AIM: The authors have aimed at confirming or excluding
gluten sensitivity in infertile couples. PATIENTS AND METHODS: Between 2004 and
2010, at our outpatient clinics of immunology, both partners of 223 couples,
who had striven for having a child unsuccessfully, underwent history taking,
physical examination, laboratory and immuno-serologic tests including
anti-tissue-transglutaminase antibody (antitTG), as well as deep duodenal
biopsy in antibody-carrying patients. RESULTS: Antibodies against tissue
transglutaminase were positive in 6/223 female patients of whom the diagnosis
of celiac disease was histologically confirmed in 3/223 cases (1.34%). Of the
male patients 2/223 (0.9%) have proven to be carriers of the antibody;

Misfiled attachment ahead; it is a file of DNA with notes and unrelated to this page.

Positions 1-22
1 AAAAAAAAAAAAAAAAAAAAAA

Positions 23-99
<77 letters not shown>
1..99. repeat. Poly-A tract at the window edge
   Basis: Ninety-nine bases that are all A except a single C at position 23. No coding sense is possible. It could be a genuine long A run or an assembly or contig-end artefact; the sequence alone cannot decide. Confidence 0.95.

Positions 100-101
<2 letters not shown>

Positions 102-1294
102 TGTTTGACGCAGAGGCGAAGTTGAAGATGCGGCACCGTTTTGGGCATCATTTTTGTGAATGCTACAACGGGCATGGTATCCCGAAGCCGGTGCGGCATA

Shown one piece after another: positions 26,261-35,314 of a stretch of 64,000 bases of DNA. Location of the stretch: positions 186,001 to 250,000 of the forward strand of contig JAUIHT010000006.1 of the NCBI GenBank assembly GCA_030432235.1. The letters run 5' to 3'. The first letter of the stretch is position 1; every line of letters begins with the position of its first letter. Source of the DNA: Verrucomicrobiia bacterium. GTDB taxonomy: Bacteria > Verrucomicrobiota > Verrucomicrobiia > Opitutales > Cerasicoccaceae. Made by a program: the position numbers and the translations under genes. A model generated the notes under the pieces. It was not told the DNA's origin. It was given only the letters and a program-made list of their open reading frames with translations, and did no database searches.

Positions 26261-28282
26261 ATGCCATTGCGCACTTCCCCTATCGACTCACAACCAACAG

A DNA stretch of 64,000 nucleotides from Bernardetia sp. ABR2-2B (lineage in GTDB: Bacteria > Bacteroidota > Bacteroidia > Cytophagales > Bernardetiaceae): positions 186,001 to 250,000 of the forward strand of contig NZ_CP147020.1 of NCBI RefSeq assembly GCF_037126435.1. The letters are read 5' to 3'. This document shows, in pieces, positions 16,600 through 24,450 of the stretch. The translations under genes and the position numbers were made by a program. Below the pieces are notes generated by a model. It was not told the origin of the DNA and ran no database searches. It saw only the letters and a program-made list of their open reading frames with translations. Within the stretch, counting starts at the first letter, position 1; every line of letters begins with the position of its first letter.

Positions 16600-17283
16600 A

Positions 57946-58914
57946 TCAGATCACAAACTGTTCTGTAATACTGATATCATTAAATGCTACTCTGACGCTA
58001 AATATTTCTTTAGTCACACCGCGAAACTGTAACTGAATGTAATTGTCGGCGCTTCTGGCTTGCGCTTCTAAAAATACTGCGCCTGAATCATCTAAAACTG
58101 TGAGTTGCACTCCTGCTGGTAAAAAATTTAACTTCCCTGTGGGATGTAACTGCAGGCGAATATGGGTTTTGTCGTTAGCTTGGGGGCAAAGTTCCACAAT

histology was pathognomonic in both of them. Curiously, one of the male
patients with celiac disease has been the partner of a woman who also had celiac disease diagnosed by the authors. In
the followup period, a female patient and the female member of the
couple with celiac disease gave birth to healthy newborns after spontaneous
conception, as the result of a strictly kept gluten-free diet, as well as
occasional treatments of acetylsalicylate for antiphos-pholipid syndrome or
levothyroxine for latent hypothyroidism due to autoimmune thyroiditis. CONCLUSION:
The results underline that it is worth performing a screening for celiac
disease in both partners of couples assessed
due to the lack of success in having a child, as infertility can be ceased by
an appropriate diet.
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